No. And here's why.

Again (Dilbert), nobody argues that the Noink doesn't have better DR. But - and it's a big "but" - his test has used a single converter (Lightroom) which, good as it is in many respects, does not allow you to pull up Canon shadows cleanly the way that some other converters can.

DPP, for example, has an almost miraculous ability to "add DR" in the shadows compared to Lr; Optics Pro is good too, albeit not as good as it could be in reaching into just the shadows.

Capture One 7 is also vey capable.

The point is that the supposed huge gulf between these cameras can be significantly narrowed simply an by intelligent choice of converter.

That this test used a converter which does not favour Canon shadows (at x00% view, anyway - FFS) tells you far more about the converter than it does about the camera, and for a supposedly pro tester/photographer to utterly ignore the significance of choice of converter in getting the best out of a camera's files, is risible.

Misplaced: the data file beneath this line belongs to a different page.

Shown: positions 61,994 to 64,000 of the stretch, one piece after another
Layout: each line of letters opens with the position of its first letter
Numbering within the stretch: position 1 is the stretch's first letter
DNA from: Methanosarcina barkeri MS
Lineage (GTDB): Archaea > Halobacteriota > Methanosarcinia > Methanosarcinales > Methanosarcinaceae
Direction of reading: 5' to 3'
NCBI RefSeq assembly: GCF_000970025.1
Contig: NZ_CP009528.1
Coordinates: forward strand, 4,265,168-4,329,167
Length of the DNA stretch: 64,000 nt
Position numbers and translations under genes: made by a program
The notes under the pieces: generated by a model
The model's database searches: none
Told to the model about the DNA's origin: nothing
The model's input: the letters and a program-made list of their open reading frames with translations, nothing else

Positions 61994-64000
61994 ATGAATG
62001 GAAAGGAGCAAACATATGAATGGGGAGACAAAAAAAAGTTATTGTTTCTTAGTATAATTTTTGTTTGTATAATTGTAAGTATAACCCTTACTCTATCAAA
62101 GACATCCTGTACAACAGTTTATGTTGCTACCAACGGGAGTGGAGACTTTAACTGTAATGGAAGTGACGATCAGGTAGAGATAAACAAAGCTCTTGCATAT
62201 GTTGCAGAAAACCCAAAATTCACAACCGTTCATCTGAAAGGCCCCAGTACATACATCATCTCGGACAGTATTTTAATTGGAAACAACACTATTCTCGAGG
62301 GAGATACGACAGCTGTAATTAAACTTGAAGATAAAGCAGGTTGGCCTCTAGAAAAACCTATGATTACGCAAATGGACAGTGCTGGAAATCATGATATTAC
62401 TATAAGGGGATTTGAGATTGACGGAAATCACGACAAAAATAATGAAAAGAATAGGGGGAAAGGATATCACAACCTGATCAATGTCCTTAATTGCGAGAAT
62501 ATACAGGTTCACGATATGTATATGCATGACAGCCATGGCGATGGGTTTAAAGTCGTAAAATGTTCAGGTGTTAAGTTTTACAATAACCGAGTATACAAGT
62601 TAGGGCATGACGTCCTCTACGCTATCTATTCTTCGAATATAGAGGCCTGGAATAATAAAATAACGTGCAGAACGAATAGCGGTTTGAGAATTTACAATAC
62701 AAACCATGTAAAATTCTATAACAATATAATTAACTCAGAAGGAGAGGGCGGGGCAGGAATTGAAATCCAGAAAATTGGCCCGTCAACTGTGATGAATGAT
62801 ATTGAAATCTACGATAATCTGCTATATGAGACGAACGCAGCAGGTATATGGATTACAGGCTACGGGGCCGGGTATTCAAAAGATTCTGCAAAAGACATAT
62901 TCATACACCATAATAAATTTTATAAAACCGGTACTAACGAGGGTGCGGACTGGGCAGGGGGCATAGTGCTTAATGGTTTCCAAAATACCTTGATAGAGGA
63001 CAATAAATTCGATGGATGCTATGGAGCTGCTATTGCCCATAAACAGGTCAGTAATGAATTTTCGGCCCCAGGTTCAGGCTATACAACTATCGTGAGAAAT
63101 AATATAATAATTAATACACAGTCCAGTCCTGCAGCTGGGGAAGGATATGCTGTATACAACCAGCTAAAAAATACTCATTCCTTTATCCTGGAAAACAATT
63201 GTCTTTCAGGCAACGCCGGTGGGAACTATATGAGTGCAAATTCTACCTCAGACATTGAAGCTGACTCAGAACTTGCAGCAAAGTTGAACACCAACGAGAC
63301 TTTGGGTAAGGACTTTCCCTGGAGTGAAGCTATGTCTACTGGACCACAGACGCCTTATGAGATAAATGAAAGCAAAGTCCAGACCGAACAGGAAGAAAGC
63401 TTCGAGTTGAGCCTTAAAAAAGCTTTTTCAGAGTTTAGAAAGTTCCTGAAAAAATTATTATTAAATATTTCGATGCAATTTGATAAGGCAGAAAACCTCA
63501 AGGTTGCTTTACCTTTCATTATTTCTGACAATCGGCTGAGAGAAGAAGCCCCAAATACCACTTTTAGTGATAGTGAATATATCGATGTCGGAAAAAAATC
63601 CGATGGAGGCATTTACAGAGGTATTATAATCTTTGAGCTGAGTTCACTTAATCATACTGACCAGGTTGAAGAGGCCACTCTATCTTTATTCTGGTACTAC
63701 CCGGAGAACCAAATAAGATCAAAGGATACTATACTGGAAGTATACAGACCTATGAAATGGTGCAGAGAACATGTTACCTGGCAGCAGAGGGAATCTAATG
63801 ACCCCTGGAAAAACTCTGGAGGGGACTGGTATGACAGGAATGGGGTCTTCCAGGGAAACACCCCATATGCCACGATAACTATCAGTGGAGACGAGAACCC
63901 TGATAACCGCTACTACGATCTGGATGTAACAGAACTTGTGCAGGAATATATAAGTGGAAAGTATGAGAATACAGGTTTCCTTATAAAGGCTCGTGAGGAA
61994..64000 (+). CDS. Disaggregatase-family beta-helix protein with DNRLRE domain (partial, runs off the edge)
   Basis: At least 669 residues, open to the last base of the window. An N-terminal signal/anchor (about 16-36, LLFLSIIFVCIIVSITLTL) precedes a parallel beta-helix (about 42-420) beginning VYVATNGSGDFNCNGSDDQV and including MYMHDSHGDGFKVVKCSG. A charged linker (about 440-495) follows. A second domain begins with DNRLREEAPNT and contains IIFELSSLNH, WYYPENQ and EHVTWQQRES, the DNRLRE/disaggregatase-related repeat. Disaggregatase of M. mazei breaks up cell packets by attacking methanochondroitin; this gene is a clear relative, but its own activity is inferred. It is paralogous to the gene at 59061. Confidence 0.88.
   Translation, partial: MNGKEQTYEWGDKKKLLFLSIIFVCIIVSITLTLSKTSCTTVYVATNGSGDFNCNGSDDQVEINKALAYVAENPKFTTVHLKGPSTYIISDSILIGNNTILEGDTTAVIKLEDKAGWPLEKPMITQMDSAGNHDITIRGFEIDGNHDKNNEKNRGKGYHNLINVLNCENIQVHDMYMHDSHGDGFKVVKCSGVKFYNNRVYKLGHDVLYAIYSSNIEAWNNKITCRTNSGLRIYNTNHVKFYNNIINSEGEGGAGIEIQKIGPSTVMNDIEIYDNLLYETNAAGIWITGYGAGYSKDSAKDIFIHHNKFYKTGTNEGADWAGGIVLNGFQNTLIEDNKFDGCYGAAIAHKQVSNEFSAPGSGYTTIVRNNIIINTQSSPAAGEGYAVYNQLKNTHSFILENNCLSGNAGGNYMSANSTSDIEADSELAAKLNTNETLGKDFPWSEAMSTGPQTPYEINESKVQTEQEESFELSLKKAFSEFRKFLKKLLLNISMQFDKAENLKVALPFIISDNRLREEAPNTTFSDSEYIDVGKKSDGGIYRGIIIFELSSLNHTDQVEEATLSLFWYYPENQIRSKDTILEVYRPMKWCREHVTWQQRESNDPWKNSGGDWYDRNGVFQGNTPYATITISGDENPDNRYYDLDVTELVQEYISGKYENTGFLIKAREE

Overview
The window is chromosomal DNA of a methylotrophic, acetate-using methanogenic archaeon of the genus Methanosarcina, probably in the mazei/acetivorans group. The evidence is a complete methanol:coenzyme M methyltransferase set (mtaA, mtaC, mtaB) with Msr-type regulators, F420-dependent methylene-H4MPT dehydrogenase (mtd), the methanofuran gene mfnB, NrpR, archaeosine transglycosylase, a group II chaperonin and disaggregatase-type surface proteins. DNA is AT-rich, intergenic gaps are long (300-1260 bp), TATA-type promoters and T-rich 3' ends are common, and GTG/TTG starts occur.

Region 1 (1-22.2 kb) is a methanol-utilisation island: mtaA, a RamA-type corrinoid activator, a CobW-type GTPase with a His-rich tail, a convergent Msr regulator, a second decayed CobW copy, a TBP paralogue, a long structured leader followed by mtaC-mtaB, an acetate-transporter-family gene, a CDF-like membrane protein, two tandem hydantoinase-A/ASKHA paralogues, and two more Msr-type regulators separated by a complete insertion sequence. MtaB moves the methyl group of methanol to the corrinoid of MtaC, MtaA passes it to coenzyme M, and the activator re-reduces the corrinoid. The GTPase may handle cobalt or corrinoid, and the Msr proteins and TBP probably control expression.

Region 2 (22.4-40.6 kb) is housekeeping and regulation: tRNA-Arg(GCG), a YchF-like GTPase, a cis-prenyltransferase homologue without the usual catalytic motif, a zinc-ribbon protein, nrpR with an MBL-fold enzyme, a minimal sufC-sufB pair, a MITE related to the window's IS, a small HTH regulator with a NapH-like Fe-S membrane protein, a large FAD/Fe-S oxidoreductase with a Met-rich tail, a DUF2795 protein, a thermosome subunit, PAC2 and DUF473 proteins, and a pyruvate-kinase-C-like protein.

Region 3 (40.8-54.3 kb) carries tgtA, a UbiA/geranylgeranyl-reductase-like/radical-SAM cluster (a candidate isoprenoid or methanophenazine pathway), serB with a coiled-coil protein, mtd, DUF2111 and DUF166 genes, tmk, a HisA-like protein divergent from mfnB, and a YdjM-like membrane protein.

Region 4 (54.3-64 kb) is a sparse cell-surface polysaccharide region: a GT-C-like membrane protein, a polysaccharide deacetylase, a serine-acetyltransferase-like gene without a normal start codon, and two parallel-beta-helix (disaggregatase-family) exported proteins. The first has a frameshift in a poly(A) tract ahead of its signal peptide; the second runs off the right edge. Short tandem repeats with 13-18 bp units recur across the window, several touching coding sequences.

You don't test well by testing in some supposedly equal playing field (in this case a commonly-used converter); you test in such as way as to get the best out of each camera, and that will often necessitate different converter choices.

Ergo, this "test" proves nothing about what the 5D Mk III can do compared with the D810, just what it did do in a half-arsed effort which seems more intended to bring attention to the testers than to the cameras...
« Last Edit: August 14, 2014, 07:06:44 AM by Keith_Reeder »

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Re: Tony Northrup - D810 vs. 5D Mk3
« Reply #44 on: August 14, 2014, 07:01:39 AM »